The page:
The Niner and I are still learning to get along. It is exactly the sharp handling, nimble ride I was looking for and I'm looking forward to spending some quality time on it so I can do it justice.

Camp Robinson: Getting In Is Easier Than Ever

So, I headed out to Camp Robinson Sunday to get a little dirty, explore the state of the trail system, and begin my annual learning curve. The word on current procedure at Camp Robinson is that a $10.00 sportsman's pass is required for mountain bikers. They may be obtained at the main gate Visitor Center between 9:00AM and 4:00PM Tuesday-Thursday. You will need your drivers license, car registration and proof-of-insurance and the process takes about 5-10 minutes. The upside is that these days with a sportsman's pass, you simply sign in and out. No more waiting in line or having to deal with the guard, so once you have a pass, entry is streamlined quite a bit.
Note: If it's hard for you to get by during the hours available to buy a pass, call before you make the trip! There is just one young lady who handles those duties and I have heard of folks taking time off work only to find that her hours have changed, or she is off, etc.. The main number is (501) 212-5100. Ask for the Visitor Center.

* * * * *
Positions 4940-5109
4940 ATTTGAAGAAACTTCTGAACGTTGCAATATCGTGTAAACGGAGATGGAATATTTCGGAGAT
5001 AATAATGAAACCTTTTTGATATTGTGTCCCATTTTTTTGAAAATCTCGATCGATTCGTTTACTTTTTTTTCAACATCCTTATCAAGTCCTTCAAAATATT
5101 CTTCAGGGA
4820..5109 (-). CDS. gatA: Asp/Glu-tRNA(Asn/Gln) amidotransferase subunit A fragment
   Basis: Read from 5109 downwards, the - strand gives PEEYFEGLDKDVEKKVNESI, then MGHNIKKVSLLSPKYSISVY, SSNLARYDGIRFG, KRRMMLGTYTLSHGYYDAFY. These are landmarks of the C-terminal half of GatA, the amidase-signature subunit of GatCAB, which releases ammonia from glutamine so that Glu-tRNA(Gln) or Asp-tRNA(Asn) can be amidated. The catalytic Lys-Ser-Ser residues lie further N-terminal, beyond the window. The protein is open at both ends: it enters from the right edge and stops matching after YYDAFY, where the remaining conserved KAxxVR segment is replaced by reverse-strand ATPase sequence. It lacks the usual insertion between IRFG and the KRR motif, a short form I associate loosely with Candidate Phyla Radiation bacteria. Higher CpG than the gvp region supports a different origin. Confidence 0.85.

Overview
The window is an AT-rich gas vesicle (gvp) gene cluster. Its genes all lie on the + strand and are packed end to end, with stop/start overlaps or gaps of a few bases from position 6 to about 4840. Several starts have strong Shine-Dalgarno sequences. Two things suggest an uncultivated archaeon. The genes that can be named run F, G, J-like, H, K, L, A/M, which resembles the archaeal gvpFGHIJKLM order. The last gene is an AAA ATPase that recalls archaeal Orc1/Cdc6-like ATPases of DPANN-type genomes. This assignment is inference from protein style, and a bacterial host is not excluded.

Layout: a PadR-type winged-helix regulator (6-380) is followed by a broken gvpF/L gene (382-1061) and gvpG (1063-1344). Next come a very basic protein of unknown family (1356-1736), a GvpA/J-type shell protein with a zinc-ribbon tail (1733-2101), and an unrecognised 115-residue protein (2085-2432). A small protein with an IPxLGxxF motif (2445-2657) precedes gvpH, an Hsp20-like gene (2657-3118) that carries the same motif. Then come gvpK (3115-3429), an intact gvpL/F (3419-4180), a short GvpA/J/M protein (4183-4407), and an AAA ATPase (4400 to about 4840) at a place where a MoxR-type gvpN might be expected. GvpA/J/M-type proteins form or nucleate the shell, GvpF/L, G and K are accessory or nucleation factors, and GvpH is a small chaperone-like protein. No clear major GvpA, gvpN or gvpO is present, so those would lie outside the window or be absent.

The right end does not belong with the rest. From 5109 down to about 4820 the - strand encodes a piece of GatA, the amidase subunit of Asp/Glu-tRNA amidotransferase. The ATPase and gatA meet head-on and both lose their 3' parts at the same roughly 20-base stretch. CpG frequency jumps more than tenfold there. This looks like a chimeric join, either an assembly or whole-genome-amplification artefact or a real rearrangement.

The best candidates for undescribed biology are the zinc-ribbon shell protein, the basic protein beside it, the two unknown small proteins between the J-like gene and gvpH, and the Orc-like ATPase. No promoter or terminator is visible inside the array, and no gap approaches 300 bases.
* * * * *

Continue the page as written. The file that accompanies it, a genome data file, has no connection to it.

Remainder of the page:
Things are surprisingly good!
Camp Robinson offers a lot of trail miles featuring a wide range of difficulty and character, from fast flowing and mostly flat to technical and steep, so there is something for every rider and mood. Many riders virtually gave up on Camp last year due to confusion over the sportsman's pass procedure, extended trail closures for logging operations and the mess that results from clear cutting, and then a period of frequent controlled burns. I stuck it out longer than most before finishing out my season riding at Burns Park and elsewhere.
I got on the bike unsure of trail conditions but expected a bit of an overgrown mess. What I found was that the trails I rode were in remarkably good shape, the piles of debris from the logging were mostly gone, and the understory was fresh and colorful in the areas that were burned off last spring.

The last time I rode this stretch of Outer Loop in the spring, it had been freshly logged and then burned, leaving a smoldering mess. Now, the trail is clear, the brush is subdued and the the trail surface is excellent.

My ride covered Yucca, what's left of 10 Bridges, Outer Loop, Airport Loop, and the newly built Turn, Turn, Turn. I'm not sure who did the trail work, though the list of usual suspects would include the two generation team of Basil and Basil Hicks or Bryan Shipman. My gratitude goes out to anyone who has done trail work around the central Arkansas. This stuff doesn't just happen! All of the trail surfaces were dry at the time and in great shape. Some stretches were already getting the usual covering of fallen leaves.